With all of these considerations, planning a move to the cloud may seem daunting. If you’re looking to make the process more efficient, productive and cost-effective, RICOH Print Platform Service can provide you with an easy-to-manage, monthly per-user subscription fee and a scalable, fully-managed cloud environment that provides a consistent user experience and can easily grow with your company, no matter how big you get.

Take the cloud-first print management readiness assessment

Are you overlooking any areas in your current print environment that could benefit from a cloud-first strategy? This simple 8 question assessment can help you identify gaps.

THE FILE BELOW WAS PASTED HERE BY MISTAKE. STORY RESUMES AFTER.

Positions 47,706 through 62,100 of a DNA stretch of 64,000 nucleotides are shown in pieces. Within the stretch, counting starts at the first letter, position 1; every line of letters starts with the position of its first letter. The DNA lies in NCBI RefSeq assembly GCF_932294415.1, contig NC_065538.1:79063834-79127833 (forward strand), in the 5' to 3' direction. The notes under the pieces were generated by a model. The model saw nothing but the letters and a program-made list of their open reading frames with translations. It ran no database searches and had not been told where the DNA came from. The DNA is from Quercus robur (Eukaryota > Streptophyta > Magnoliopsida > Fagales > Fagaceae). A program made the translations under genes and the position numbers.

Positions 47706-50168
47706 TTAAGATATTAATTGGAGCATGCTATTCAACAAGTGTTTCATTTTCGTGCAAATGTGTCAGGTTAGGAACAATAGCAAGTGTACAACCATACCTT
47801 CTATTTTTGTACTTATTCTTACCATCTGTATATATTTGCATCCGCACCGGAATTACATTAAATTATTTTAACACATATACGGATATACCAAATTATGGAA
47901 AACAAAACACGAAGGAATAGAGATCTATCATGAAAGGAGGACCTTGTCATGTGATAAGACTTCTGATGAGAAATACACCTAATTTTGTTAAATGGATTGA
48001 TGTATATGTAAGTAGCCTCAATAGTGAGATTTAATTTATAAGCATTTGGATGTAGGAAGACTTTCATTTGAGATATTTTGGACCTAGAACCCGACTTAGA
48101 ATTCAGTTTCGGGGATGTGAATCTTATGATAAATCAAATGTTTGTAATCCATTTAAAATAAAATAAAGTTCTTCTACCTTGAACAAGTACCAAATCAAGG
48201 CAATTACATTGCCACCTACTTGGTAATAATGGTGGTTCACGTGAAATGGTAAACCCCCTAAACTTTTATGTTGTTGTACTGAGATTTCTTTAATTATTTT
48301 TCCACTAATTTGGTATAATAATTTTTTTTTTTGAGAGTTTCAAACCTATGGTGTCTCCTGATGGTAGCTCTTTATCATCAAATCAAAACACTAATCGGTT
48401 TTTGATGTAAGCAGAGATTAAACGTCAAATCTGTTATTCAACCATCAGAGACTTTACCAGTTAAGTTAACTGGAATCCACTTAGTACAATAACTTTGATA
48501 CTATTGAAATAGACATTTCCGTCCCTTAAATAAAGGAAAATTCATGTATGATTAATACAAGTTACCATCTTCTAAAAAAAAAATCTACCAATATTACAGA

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Ken Weilerstein, Advanced Services Strategy Senior Manager, Managed Print Services, Ricoh USA Inc., joined Ricoh in 2017, bringing 32 years of experience in the IT and imaging industries. He is responsible for Ricoh’s Advanced Services domain for MPS. Ken recently led Gartner’s research on Managed Print Services and Managed Content Services, and advised the company’s 15,000 end user clients on MPS and office printer management. As analyst, VP Research and agenda manager at Gartner, Ken authored reports for printer manufacturers on how to grow and shape their MPS and service portfolios. He also published reports for end users on MPS, such as the Magic Quadrant for Managed Print and Content Services, and on software and technology trends. He presented at Gartner’s Symposia, and launched and hosted Gartner’s Print and Imaging Summit. Ken also spoke to an average of three end-user clients daily.